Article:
Presentation on theme: "OMM in Acute Care David C. Mason, DO, FACOFP Chair Department of OMM TCOM TOMA/TxACOFP Saturday June 23, 8-9am."— Presentation transcript:
OMM in Acute Care David C. Mason, DO, FACOFP Chair Department of OMM TCOM TOMA/TxACOFP Saturday June 23, 8-9am
Session Description This one hour discussion will identify opportunities to apply Osteopathic Principles and Practices in the Acute Care Setting. Cases will be used to illustrate OMM concepts and manipulative treatment plans. The current literature supporting the use of OMT in this setting will be reviewed.
Learning Objectives Recognize opportunities to incorporate OPP into acute care setting. Develop skills to provide OMM to patients who present with acute medical problems. Review the literature that supports the use of OMT in the acute care setting.
Conditions OMT is used for By DO’s 151 different conditions Low Back Pain Headache/cephalgia Undiff. musculoskeletal SD. Neck pain Cervical strain Sinusitis Undiff. strain Thoracic strain Top 15 Cervical body region Lumbar strain Thoracic body region Undiff. Sprain Lumbar body region URI Fibromyalgia Shirley M. Johnson, PhD MPH MSW, Margot E. Kurtz, PhD Conditions and Diagnoses for which osteopathic primary care physicians and specialists use Osteopathic Manipulative Treatment JAOA Vol 102 No 10 October 2002 P
OMT in ED Overview Peer Reviewed Clinical Research – Ankle Sprains – Non-Traumatic Acute Neck Pain Clinical Journal Review or Text Book – Low Back Pain – Torticolis – Chest Pain – Asthma – Sinusitis – Cephalgia – Nosebleeds/URI – Abdominal/Pelvic Pain Michael Mesisca, Keasha Hoffman, Gregory Fenati and Raymond Hruby Osteopathic Manipulative Treatment in the Emergency Department: a Two Dimensional Curriculum The AAO Journal Volume 20, issue 1 March 2010 P 23-31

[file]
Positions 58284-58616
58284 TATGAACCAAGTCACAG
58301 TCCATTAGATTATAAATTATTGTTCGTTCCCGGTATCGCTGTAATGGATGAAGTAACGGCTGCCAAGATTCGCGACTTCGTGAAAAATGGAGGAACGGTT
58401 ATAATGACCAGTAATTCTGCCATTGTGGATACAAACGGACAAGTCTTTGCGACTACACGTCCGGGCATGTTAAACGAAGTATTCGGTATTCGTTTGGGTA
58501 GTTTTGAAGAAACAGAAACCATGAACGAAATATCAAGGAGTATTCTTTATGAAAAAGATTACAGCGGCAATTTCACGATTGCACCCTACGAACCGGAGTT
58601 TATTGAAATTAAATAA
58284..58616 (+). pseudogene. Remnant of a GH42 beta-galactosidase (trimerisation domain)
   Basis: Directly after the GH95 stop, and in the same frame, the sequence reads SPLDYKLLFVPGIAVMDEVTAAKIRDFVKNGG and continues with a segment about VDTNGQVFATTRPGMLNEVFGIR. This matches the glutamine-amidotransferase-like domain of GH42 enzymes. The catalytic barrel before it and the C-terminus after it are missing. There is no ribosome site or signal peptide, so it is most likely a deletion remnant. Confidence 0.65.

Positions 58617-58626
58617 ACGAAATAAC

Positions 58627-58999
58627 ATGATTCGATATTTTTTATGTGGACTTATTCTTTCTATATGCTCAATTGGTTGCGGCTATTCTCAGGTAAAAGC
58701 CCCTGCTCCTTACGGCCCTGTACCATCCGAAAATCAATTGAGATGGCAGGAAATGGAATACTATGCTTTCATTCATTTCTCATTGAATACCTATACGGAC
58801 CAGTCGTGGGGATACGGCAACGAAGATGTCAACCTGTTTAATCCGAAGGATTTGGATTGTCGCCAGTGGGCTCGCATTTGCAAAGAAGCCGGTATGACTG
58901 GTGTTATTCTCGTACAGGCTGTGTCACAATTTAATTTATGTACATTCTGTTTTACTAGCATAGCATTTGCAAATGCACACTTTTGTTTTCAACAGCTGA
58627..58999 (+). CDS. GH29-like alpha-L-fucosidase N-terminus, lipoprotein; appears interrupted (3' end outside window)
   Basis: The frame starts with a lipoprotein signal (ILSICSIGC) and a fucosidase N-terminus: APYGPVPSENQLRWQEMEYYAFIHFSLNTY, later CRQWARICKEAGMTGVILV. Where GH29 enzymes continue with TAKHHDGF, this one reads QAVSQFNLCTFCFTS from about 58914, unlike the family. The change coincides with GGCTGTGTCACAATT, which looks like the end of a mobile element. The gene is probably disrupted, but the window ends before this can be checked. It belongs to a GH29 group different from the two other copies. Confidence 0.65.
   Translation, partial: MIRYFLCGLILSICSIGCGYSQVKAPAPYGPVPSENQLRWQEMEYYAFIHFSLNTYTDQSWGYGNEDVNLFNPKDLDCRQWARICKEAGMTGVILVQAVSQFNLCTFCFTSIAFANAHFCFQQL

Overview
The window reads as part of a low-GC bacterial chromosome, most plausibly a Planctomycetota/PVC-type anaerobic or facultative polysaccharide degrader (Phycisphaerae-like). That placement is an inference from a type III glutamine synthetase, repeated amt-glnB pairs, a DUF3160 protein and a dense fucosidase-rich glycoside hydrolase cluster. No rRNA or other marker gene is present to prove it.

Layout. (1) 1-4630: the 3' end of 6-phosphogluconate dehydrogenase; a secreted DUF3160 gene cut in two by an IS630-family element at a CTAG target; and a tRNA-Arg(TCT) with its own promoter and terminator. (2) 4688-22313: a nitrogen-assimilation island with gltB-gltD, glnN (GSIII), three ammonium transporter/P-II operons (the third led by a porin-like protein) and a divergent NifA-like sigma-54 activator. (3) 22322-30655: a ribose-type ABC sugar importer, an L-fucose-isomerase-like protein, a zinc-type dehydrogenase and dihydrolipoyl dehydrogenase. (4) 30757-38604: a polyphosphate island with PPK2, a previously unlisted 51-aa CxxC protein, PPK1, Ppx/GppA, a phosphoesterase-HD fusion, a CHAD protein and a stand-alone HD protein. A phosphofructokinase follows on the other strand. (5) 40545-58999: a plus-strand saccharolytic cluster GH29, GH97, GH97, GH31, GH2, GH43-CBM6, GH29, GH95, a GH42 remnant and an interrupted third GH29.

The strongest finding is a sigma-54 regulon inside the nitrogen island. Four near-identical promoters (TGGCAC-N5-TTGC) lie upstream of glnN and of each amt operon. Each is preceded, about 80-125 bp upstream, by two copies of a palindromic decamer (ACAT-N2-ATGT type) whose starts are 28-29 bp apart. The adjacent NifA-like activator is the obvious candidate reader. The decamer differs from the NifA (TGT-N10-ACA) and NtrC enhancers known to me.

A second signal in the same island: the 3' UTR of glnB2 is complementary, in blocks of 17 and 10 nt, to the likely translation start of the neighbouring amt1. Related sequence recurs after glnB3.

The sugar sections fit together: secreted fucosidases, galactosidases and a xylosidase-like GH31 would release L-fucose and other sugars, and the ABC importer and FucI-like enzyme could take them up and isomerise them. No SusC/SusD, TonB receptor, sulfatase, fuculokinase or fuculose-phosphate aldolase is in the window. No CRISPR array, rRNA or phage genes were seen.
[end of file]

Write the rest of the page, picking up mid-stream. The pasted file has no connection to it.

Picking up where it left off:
USE of OMT in ED Percent using some OMT Ray 55% Spaeth 49% Johnson 55.6% Obstacles to Using OMT Insufficient Time Physician not comfortable with Skills Patients unfamiliar with OMT Lack of formal OMT guidelines Liability Concerns Michael Mesisca, Keasha Hoffman, Gregory Fenati and Raymond Hruby Osteopathic Manipulative Treatment in the Emergency Department: a Two Dimensional Curriculum The AAO Journal Volume 20, issue 1 March 2010 P 23-31
TIME for OMT Think osteopathically Integrate Management Efficiency
Incorporation of OMM Incorporate Osteopathic Tenets into every encounter Recall Autonomic Nervous System Review Biomechanics Incorporate Osteopathic treatment plan into every patient encounter
Acute Ankle Injuries Randomized Treatment(N=28) and Control groups(N=27) Demonstrated statistic significance for improvement in edema and pain and a trend towards improved ROM immediately 73 percent returned for followup Demonstrated statistic significance for improved ROM at one week followup Anita W. Eisenhart, DO Theodore J. Gaeta, DO, MPH David Yens, PhD Osteopathic Manipulative Treatment in the Emergency Department for Patients with Acute Ankle Injuries JAOA Vol 103 No 9 September 2003 p
Treatment Protocol Evaluate and treat Fibular Head dysfunction, Tibial torsions, Soft tissue including Fibularis longus and brevis, Cubiod bone, counterstrain tenderpoints around the ankle and anterior talofibular ligament. Lymphatic techniques should be used to reduce pain and edema.
Acute Non-Traumatic Neck Pain Randomized to IM Ketoralac(N=29) vs OMT(N=29) At one hour OMT was as effective in relieving pain and significantly better at reducing neck pain intensity Tamara M. McReynolds, DO Barry J. Sheridan, DO Intramuscular Ketorolac Versus Osteopathic Manipulative Treatment in the Management of Acute Neck Pain in the Emergency Department: A randomized clinical trial JAOA Vol 105 No 2 February
Treatment Protocol Soft Tissue HVLA Muscle Energy
LOW BACK PAIN GUIDELINES First National Guidelines for using OMT National Guidelines Clearinghouse (http://ngc.gov/content.aspx?id=15271)
Evidence Based Guidelines Assess the efficacy of OMT for SD associated with LBP Assist in the appropriate use of OMT for patients with LBP Promote the understanding of the evidence underlying recommendations for appropriate use of OMT, Which is not detailed in guidelines developed by other physicians